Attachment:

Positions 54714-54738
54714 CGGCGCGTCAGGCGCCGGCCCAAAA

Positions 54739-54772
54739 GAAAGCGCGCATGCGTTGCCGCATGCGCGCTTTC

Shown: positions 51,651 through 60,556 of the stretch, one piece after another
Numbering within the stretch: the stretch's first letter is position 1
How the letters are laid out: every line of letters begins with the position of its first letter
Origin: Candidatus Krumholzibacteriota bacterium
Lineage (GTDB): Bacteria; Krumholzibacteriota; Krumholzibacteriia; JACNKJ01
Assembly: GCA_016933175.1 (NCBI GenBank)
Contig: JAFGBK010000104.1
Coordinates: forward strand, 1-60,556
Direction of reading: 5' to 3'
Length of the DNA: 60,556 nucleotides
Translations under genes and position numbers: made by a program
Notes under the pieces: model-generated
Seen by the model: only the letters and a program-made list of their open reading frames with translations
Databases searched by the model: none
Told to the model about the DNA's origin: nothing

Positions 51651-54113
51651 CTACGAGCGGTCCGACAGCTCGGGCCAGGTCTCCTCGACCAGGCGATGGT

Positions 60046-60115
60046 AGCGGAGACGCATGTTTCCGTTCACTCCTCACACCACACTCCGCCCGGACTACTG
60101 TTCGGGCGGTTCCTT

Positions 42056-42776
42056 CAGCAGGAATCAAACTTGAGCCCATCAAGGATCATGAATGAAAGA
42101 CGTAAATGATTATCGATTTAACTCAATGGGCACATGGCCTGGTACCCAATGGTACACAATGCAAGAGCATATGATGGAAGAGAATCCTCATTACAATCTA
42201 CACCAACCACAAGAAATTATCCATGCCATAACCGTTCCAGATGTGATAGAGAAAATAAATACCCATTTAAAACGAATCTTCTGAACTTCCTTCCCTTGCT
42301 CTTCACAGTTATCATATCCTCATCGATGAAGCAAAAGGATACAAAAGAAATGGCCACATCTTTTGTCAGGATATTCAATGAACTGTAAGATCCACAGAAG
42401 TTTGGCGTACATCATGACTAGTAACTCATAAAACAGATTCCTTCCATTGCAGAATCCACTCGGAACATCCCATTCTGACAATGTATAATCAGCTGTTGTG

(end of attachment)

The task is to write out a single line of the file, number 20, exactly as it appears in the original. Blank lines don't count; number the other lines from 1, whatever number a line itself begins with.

Positions 51651-54113